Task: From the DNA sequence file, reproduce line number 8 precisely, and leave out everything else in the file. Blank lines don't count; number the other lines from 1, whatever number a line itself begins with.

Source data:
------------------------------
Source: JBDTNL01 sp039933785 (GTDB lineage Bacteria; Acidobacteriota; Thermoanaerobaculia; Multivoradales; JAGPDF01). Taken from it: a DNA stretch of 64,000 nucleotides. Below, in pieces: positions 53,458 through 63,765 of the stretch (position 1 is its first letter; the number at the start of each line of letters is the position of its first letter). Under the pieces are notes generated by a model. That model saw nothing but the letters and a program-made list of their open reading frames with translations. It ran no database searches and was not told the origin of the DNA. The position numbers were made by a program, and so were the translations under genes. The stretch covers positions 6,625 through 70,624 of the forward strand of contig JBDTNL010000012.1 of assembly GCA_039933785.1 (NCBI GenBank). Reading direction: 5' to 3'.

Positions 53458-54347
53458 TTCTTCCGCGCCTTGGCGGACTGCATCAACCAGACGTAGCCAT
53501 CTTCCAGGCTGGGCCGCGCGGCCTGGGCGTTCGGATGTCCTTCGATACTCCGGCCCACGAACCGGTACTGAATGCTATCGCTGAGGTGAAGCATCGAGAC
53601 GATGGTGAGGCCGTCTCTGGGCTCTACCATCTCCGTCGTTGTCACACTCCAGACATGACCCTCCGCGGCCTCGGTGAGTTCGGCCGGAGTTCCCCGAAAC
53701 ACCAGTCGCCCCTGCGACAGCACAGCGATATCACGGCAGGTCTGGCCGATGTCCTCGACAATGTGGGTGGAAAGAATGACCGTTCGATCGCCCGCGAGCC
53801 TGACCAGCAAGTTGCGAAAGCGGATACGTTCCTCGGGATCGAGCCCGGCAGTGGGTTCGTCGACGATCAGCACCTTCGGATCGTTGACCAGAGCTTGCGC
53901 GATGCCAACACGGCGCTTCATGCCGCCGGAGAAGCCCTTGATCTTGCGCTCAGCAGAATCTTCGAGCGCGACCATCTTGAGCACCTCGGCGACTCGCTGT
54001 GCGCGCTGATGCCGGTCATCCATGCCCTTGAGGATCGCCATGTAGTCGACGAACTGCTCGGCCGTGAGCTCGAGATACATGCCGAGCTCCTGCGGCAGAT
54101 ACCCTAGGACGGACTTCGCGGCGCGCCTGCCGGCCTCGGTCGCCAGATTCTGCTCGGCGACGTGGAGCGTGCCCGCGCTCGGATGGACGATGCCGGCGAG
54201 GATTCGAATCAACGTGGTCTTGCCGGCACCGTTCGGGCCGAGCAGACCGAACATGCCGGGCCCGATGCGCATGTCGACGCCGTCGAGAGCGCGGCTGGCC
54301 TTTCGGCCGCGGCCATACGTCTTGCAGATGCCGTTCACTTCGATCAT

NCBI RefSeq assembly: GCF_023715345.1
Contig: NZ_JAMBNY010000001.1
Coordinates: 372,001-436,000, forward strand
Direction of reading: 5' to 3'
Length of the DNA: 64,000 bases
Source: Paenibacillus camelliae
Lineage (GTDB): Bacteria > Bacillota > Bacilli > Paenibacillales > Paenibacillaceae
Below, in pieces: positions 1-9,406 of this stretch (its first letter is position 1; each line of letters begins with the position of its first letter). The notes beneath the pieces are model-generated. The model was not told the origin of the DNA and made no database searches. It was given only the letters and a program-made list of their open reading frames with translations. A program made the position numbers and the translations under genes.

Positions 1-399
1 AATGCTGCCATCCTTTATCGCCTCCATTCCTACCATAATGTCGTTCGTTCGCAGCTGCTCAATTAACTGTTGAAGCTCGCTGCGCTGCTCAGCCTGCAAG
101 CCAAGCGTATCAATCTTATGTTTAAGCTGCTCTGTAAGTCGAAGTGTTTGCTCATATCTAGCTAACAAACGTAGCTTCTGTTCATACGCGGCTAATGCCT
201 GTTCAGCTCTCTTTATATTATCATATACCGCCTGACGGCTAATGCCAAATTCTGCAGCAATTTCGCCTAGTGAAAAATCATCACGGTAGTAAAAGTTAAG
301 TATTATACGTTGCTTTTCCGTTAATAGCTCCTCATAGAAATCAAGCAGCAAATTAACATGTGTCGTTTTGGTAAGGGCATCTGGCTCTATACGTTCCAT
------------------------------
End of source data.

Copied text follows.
53901 GATGCCAACACGGCGCTTCATGCCGCCGGAGAAGCCCTTGATCTTGCGCTCAGCAGAATCTTCGAGCGCGACCATCTTGAGCACCTCGGCGACTCGCTGT